Lastly, another project studies the phosphorous cycling in the environment via phosphate oxygen isotopic ratios. In order to fully understand what PO4-water O isotope ratios tell us about the environment, we must calibrate this system over a range of conditions, such as temperature, pH, salinity, or nutrient concentrations that reflect the full range seen in the environment and in organisms. Dr. Stout grew microorganisms that tolerate a wide range of conditions, from domains bacteria and archaea, including Escherichia coli, Marinobacter aquaeolei, Thermus aquaticus, and Sulfolobus acidocaldarius, as well as several environmental isolates, including those from St. Lucia and from Arctic sea ice.
Geomicrobiology of the volcanic sulphur springs of St Lucia, West Indies (Past)
Dr. Lisa Stout former Postdoc in the laboratory of Dr. Ruth Blake usined molecular techniques to address questions in microbial ecology in geologically active environments. Dr. Stout’s research focused on the volcanic Sulphur Springs of St. Lucia, West Indies. She studied how geochemical variations between hot spring pools may affect microbial diversity. In order to assess diversity of both domains bacteria and archaea at St. Lucia, she sequenced 16S ribosomal RNA (rRNA) genes, because they serve as a stable marker used to fingerprint different bacterial types. Because many bacteria and archaea are as yet unculturable, this provides a more complete picture of microbial diversity.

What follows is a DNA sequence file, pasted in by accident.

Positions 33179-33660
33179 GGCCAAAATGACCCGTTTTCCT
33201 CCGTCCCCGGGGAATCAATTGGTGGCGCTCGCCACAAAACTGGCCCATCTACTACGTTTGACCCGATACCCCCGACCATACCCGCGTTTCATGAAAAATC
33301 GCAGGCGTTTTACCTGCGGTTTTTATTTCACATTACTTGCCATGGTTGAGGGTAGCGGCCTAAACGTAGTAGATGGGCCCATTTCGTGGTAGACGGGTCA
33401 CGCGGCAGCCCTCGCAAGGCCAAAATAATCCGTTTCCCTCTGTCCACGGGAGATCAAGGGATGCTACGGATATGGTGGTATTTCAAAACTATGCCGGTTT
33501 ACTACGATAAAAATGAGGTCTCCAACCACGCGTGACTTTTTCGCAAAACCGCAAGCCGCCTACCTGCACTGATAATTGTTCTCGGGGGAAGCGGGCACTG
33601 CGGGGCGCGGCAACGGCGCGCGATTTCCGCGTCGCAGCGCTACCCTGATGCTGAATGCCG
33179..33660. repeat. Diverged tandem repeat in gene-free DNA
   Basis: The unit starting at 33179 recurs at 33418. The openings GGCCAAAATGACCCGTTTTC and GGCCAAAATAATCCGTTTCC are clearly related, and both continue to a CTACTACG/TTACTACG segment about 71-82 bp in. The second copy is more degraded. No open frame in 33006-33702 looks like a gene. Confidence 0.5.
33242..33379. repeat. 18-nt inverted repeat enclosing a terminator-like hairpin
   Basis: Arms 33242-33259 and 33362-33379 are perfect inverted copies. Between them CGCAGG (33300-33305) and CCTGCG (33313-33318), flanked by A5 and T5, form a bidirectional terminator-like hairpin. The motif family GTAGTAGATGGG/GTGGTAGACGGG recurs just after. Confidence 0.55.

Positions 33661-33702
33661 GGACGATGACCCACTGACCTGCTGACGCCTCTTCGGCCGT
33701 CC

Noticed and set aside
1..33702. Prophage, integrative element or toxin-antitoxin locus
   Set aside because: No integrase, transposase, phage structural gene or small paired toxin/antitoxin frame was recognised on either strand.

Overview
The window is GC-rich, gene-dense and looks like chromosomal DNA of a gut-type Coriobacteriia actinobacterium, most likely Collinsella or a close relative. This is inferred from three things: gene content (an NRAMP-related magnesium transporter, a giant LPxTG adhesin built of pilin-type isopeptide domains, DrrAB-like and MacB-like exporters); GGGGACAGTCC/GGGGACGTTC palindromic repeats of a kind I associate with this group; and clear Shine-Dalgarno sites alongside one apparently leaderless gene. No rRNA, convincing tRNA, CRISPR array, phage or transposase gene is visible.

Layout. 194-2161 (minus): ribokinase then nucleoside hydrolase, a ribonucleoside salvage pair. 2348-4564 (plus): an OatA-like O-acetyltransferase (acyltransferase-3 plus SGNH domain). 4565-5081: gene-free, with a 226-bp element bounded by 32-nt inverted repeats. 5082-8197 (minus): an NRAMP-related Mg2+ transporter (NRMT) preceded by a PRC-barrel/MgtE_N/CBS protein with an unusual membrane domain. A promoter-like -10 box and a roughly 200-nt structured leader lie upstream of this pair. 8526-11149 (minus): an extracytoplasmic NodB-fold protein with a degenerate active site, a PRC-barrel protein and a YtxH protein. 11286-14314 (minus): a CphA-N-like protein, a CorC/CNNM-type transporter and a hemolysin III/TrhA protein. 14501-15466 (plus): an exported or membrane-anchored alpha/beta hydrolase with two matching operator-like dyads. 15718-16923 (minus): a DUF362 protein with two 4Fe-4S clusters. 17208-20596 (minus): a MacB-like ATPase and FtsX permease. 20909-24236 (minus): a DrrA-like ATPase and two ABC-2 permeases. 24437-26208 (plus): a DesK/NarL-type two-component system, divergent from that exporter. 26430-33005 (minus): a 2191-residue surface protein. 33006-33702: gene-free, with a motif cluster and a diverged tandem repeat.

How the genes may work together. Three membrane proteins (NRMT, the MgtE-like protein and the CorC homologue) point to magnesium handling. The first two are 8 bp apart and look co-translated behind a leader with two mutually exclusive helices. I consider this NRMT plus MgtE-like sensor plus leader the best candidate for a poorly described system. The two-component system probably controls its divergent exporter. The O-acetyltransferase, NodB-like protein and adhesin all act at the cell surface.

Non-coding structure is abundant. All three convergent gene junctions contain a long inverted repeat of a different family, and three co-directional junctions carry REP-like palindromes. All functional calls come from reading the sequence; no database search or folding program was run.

DNA was extracted from the total community, followed by Polymerase Chain Reaction (PCR) to amplify bacteria-specific and archaea-specific 16S rRNA genes. Genes from different species were separated by molecular cloning, and sequenced. Dr. Stout also worked with bacterial isolates from St. Lucia that are tolerant to high concentrations of boron. These isolates were also being characterized using DNA analysis including sequencing of the 16S rRNA gene.